Half Monty - when to stop

Hi. Did half monty for second time yesterday so I’m still getting a feel for things. Decent improvement in numbers - however I’m still struggling with when to stop ramp test ie what is failure. Yesterday I stopped as I felt my HR was nearing its max (I know that varies by individual and day to day variables - rest etc) rather than my legs giving up, losing cadence or power - so I’m wondering whether I could have pushed it one more ramp - and if I did how much difference that would have made to my numbers at the end. (I’m 53 years old - reasonably fit -70ish KG’s and stopped at 185 bpm as always get a little nervous to go much higher). Is my approach sensible? TIA.

I think that’s a good approach to take. There is going to be a limiting factor for everyone that gives us a ceiling; for you it sounds like reaching max HR is your ceiling. For me, it’s gasping for air as if I were drowning. I think my legs have more in them, I just can’t get the oxygen down there.

I’ve only done the Monty once myself, but my guess is making it up one or two more ramps doesn’t have a huge impact on the final results. Of course, I haven’t seen the math, this is just based on other ramp tests I’ve completed.

My limiting factor on HM is the same as @northy185 i.e. gasping for air rather than HR max. A quick look back at my HR confirms I was about 6 bpm off my limiter when I gave up.

Interestingly during FF I bounce off my HR limiter quite a few times during the MAP test and get very close on the final AC test too.

@Robbez, Unless you have a specific medical issue I wouldn’t worry about maxing out your HR on the test if you are able to. I don’t believe it is dangerous, but I’m not a Doctor so don’t take that as gospel. Just someone who regularly bounces off the limiter during big efforts!

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Thanks chaps - that gives me some comfort I’m doing what is right for me and that different factors affect different riders.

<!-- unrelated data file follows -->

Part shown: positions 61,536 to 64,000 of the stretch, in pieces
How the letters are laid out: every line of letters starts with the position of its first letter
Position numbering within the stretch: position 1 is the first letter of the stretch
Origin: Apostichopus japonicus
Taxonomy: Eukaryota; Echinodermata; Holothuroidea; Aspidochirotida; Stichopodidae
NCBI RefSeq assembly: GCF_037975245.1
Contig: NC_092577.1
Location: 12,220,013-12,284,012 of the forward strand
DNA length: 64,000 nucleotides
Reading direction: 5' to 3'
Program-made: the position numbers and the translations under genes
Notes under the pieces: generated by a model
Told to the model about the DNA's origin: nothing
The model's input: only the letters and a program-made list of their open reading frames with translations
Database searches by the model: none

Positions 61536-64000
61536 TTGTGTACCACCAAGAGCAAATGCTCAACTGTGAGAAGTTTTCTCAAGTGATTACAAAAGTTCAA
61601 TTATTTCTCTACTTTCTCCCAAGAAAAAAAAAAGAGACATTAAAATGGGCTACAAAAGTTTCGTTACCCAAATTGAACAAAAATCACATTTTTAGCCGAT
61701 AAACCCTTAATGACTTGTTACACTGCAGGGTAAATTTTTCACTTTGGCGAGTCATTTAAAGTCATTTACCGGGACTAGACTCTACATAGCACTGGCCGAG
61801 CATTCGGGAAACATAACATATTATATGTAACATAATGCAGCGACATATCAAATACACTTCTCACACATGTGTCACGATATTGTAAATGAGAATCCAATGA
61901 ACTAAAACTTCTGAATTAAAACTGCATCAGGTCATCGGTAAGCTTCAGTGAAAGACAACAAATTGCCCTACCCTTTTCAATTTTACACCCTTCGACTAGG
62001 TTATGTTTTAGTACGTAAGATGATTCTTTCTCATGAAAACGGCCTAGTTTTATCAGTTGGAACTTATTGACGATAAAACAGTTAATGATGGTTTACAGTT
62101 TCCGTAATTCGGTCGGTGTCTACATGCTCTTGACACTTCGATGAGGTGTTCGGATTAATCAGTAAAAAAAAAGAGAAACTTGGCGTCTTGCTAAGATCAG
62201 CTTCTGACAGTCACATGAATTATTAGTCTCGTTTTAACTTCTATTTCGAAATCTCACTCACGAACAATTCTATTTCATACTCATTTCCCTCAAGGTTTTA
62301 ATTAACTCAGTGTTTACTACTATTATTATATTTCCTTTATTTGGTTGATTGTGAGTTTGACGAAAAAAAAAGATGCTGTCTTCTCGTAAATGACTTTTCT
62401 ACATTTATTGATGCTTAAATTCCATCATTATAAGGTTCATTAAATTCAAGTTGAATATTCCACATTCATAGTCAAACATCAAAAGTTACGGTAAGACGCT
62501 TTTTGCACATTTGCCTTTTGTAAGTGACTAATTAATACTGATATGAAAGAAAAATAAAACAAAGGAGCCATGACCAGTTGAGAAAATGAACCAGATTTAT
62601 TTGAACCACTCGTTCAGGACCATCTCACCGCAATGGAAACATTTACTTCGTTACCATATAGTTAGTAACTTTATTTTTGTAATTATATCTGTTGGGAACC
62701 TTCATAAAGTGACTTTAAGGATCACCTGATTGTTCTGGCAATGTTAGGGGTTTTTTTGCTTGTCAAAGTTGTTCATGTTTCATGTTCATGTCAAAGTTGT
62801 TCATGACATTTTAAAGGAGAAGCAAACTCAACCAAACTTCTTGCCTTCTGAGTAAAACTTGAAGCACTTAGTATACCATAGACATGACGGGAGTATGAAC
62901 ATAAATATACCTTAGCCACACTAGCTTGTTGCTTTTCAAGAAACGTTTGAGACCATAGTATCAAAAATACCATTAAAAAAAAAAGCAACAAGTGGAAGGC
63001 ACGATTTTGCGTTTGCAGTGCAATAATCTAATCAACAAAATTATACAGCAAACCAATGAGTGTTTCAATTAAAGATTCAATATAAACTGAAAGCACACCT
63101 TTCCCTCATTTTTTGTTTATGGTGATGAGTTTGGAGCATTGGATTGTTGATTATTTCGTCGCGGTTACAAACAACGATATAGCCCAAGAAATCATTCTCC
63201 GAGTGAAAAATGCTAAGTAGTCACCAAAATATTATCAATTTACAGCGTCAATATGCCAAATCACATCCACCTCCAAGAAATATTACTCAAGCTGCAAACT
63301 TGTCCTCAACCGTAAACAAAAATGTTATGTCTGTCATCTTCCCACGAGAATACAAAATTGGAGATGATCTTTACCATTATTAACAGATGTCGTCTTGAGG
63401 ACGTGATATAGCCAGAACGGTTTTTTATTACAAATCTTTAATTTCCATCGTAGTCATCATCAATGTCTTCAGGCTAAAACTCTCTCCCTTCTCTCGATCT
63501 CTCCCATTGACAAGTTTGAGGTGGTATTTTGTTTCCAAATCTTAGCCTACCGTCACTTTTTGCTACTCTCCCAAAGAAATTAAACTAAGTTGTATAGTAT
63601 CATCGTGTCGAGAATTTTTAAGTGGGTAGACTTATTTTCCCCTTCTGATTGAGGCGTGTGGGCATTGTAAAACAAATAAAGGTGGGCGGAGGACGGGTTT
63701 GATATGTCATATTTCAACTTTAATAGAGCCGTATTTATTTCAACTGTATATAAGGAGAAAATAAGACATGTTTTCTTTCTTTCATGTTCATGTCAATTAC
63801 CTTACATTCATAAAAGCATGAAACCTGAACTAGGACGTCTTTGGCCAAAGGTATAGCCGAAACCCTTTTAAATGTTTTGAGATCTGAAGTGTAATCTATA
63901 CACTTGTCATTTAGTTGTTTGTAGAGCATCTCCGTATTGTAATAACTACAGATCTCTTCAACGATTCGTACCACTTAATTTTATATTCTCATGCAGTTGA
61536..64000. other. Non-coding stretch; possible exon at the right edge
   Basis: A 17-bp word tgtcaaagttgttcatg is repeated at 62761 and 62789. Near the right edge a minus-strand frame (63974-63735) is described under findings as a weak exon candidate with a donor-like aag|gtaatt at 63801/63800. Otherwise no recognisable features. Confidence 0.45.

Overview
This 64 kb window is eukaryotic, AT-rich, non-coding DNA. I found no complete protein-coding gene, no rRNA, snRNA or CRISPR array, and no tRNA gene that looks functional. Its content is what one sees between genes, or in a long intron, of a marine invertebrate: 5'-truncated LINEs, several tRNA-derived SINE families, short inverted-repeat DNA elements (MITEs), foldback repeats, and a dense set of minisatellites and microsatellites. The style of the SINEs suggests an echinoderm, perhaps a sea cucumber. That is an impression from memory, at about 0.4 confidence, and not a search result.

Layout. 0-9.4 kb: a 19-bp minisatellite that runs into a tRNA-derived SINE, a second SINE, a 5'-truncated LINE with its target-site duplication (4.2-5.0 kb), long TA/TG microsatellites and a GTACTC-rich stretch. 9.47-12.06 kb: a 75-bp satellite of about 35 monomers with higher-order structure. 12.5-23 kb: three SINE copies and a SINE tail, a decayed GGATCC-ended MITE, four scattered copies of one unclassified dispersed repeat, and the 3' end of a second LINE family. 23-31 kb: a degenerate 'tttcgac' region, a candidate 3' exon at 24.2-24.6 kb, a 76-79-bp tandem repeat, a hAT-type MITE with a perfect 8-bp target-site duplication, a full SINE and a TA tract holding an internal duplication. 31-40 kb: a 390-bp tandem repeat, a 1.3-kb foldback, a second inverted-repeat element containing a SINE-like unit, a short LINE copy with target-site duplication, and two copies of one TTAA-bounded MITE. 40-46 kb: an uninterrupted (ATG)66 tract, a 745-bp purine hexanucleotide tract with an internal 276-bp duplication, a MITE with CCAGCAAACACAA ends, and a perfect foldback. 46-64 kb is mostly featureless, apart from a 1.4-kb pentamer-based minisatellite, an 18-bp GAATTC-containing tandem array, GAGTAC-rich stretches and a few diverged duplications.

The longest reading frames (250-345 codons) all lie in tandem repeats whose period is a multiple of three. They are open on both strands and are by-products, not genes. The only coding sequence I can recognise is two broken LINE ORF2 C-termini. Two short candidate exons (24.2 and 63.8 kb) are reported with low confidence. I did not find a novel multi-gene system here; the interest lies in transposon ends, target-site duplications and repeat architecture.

A question that I still have internally is knowing and being confident in my max heart rate - using the simple 220-age it would be 167…and I was up at 185 on last ramp test.

Anyway as you say it looks like it won’t have impacted my numbers - onwards and upwards with more suffering.



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Hi @Robbez,
I am 51 and my max HR is 191.
Welcome to the club !!!

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The 220-age formula is not at all reliable despite its popularity in fitness circles. It’s not even based on any real science.

I’m 53 and my max HR is 191 rather than 167 from that useless formula. I can ride for hours at 167 lol.

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pete and nico - you both in the +190 club - which is impressive👍 how did you establish that figure?

I think it’s genetic.
When I was in my 30’s, I reached a 201 max HR at the top of a climb at the end of a 30mn ITT, with an average HR of 183.

I’m another oldie but goodie! 55 and 185max hr.

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61 this year and max of 179 twice this season - outdoors/uphill - not on FF or HM (but HM got me close - 177) /Liz


I find my max heart rate is higher outdoors than indoors. I’m 50 and highest I’ve ever seen indoors was on Team Scream at 198 last year. Highest this year is 200 up a steep climb. 2 years ago up the same climb I reached 212bpm. I did feel a bit like I might vomit that time.

But back on topic my limit is legs just won’t push anymore at the conclusion of my ramp test. I reach a point when cadence can’t be pushed and enter the ERG Spiral of Death. By this time heart rate around 190.

I stop on the ramp when I reach the point where I’ll not be able to hold the given power for an entire minute, before I can’t physically turn the pedals.

For me this yields targets that subsequent workouts confirm as equivalent to my actual MAP and FTP. The given FTP is also remarkably close to my 60 minute power output up Alpe de Huez on FulGaz.

What is surprising about that is my rider type is Attacker, which is one that often results in an overstated MAP.

Why are you afraid to hit your max HR?